Opinion: To Ensure a Transparent Government Biden and Congress Must Prioritize MSPB Appointments

The views expressed by contributors are their own and not the view of the Whistleblower Network News.

President-elect Joe Biden has talked a lot about restoring transparency and accountability to the federal government. To do so, Biden must immediately appoint members to the Merit System Protection Board (MSPB).

For the entire Trump administration, MSPB has been without the two members needed for a quorum and has been unable to issue final rulings on retaliation cases for federal whistleblowers. Federal whistleblowers have therefore been stuck in legal limbo and unable to get recourse for retaliation. 

In addition to the hardships this has brought upon the brave federal employees who have risked their careers to expose corruption and mismanagement, the lack of a MSPB quorum has presumably had an immense chilling effect on whistleblowing at all levels of the federal government.

Whistleblower protections are essential to a fair and transparent government. Currently, the entire system of protections for federal whistleblowers has been rendered moot. Without an effective system to protect federal whistleblowers, the American public cannot trust that mismanagement and abuses of power within federal agencies are being properly checked. President-elect Biden and Congress must act swiftly to remedy this situation.

MSPB was established in 1979 by the Civil Service Reform Act (CSRA) and is meant to ensure the integrity of the federal merit systems and protect federal employees from abuses by agency management. A part of the CSRA, the Whistleblower Protection Act (WPA) is the main law protecting federal employees whistleblowers from retaliation. The WPA broadly prohibits management at federal agencies from carrying out “adverse action” (ranging from a change in job duties to termination) in response to an employee making a disclosure of potential wrongdoing. Under the WPA, it is the three-person MSPB who makes the final decision on retaliation cases. If MSPB rules in favor of the whistleblower, that individual is entitled to reinstatement, backpay, and attorney fees.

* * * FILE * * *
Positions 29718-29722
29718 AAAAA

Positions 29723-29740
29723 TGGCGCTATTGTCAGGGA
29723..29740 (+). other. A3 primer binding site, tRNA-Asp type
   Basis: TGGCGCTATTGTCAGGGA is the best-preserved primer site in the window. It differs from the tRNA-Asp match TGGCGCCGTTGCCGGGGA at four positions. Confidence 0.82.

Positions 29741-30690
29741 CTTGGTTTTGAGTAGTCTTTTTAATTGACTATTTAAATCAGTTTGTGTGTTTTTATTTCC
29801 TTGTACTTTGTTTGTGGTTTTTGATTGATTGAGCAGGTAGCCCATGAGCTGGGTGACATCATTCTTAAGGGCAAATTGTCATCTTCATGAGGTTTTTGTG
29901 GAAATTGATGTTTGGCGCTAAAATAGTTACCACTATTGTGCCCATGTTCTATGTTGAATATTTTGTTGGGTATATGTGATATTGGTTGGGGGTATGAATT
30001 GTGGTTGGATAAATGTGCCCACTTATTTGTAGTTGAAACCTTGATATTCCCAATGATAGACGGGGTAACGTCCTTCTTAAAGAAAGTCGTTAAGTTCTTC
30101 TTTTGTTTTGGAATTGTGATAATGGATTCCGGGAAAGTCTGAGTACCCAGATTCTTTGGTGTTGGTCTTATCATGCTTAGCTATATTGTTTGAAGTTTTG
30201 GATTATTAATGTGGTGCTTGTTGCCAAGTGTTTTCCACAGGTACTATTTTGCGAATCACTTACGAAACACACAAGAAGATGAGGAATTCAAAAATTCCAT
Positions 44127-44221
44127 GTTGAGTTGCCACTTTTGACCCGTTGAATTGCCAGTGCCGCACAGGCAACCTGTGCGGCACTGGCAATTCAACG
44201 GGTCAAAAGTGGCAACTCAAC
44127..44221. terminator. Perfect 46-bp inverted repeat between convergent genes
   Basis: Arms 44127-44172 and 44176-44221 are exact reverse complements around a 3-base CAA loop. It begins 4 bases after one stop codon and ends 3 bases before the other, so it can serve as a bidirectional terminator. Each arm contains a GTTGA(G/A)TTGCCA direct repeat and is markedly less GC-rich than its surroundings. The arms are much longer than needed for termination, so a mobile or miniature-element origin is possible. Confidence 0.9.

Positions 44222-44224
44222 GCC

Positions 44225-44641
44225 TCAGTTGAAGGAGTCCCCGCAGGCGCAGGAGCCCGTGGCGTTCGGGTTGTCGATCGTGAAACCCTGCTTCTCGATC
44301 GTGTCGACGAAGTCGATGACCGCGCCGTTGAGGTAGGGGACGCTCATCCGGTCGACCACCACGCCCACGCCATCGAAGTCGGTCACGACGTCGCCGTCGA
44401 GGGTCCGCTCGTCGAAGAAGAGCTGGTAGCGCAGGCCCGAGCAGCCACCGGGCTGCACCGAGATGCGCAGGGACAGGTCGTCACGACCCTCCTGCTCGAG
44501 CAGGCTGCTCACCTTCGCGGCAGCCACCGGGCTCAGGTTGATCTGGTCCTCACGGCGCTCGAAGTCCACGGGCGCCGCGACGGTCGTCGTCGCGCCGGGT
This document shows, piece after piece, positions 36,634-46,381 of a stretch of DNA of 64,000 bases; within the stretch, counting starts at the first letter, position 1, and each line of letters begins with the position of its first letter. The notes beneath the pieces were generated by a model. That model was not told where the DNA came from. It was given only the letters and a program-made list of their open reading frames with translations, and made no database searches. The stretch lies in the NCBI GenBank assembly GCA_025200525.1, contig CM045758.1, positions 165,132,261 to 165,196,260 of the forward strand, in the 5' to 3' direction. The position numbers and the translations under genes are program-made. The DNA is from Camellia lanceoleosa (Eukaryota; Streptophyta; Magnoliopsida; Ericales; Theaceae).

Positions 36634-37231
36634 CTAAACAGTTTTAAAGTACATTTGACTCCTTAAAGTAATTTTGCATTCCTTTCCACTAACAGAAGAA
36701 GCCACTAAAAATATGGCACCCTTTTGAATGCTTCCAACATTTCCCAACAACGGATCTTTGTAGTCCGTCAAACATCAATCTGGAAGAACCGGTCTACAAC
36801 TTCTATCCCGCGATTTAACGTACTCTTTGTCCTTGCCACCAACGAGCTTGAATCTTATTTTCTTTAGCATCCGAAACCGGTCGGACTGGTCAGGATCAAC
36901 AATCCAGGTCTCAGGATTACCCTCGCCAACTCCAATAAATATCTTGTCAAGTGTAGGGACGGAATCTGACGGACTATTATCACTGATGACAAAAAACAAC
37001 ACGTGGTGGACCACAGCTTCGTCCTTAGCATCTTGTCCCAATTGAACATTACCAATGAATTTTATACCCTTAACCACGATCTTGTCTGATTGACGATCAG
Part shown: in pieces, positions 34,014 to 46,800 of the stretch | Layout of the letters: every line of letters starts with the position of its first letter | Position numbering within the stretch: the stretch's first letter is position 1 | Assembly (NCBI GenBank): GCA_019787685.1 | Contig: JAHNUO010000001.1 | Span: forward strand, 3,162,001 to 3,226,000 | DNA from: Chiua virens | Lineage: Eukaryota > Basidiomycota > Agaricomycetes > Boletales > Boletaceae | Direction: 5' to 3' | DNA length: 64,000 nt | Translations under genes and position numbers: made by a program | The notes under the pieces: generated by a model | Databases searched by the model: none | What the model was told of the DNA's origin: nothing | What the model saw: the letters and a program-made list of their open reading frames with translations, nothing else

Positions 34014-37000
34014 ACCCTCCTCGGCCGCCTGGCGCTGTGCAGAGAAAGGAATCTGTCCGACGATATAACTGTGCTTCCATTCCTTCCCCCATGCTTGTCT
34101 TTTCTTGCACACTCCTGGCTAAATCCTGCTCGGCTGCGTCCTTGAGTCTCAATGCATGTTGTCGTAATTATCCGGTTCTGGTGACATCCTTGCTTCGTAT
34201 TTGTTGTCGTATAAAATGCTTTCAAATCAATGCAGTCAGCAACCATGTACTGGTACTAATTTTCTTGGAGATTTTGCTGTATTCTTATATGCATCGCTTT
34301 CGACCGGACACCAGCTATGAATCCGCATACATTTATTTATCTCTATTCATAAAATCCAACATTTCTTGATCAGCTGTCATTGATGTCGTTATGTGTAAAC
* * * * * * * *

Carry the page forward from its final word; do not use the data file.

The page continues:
However, since January 2017, MSPB has had less than the two members required for a quorum and thus has been unable to rule on a single retaliation case in the previous four years. In fact, since February 2019, MSPB has been without a single member. This is by far the longest MSPB has been without a quorum in history. MSPB members are appointed by the President and confirmed by the Senate. Two Board members are required to be of the political party in control of the White House while the third is to be of the opposition party. While President Trump has nominated Board members, the Senate has not acted to hold a vote on their nominations.

The lack of a quorum has led to an immense backlog of cases. In MSPB’s Fiscal Year 2019 Annual Report the number of backlogged cases was reported to be 2,529. A year has passed since that report and that number has only continued to grow. Even when the MSPB finally has a quorum again, it may take years to work through this backlog.

This backlog of MSPB cases is more than just an administrative nightmare. Without a quorum to issue final rulings, federal whistleblowers seeking recourse for retaliation under the WPA are stuck in legal limbo. Federal whistleblowers who were fired for their disclosures may remain out of work for years. The financial and emotional cost to these brave whistleblowers and their families cannot be understated.

At the same time, the current situation at the MSPB seriously threatens to have a profound chilling effect on federal whistleblowing. Federal employees who see the lack of a path to recourse if they face retaliation may understandably balk at the thought of blowing the whistle. Cultures of retaliation towards whistleblowers are well documented across the federal government. Whistleblowing is an essential check to mismanagement and abuses of power within the federal government. Without a system that promotes and protects federal whistleblowers, taxpayer dollars will go to waste, the environment will be further destroyed, and American lives will be unnecessarily lost.

As designed, MSPB is an imperfect system to protect federal whistleblowers. The fact that Board members are Presidential appointees raises the specter of political partisanship in rulings. Furthermore, the lack of whistleblower rewards and general inability for federal whistleblowers to have their cases heard in federal court means that, as a whole, whistleblower laws for federal employees are generally weaker than those protecting most corporate employees. Even so, a functional MSPB is still immeasurably more effective at promoting whistleblowing and protecting whistleblowers than the currently crippled and dysfunctional MSPB we have.

According to a recent Marist poll published by WNN, the American public overwhelmingly supports stronger protections for federal whistleblowers. 86% of American adults responded that they agree that there should be stronger legal protections from harm for whistleblowers who are federal employees. In this case, it is not even an issue of passing stronger legal protections. Biden and Congress simply need to act to ensure that the current legal protections function as designed.

President-elect Biden has talked a lot about restoring trust in the federal government. Immediately nominating MSPB members and working with the Senate to expedite their confirmation is a necessary step in doing so.

Exit mobile version